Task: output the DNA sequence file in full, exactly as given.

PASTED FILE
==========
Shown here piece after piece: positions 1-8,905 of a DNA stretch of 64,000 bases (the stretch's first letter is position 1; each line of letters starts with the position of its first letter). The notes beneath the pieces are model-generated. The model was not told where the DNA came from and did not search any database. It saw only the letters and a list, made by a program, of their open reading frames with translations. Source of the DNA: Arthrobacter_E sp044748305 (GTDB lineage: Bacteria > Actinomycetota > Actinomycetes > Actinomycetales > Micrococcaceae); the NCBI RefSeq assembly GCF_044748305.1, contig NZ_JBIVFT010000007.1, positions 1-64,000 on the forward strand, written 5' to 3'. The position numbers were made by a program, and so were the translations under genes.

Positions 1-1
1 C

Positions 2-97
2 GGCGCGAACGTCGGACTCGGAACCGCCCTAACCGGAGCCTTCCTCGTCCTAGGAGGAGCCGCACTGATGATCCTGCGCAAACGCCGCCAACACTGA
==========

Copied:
Shown here piece after piece: positions 1-8,905 of a DNA stretch of 64,000 bases (the stretch's first letter is position 1; each line of letters starts with the position of its first letter). The notes beneath the pieces are model-generated. The model was not told where the DNA came from and did not search any database. It saw only the letters and a list, made by a program, of their open reading frames with translations. Source of the DNA: Arthrobacter_E sp044748305 (GTDB lineage: Bacteria > Actinomycetota > Actinomycetes > Actinomycetales > Micrococcaceae); the NCBI RefSeq assembly GCF_044748305.1, contig NZ_JBIVFT010000007.1, positions 1-64,000 on the forward strand, written 5' to 3'. The position numbers were made by a program, and so were the translations under genes.

Positions 1-1
1 C

Positions 2-97
2 GGCGCGAACGTCGGACTCGGAACCGCCCTAACCGGAGCCTTCCTCGTCCTAGGAGGAGCCGCACTGATGATCCTGCGCAAACGCCGCCAACACTGA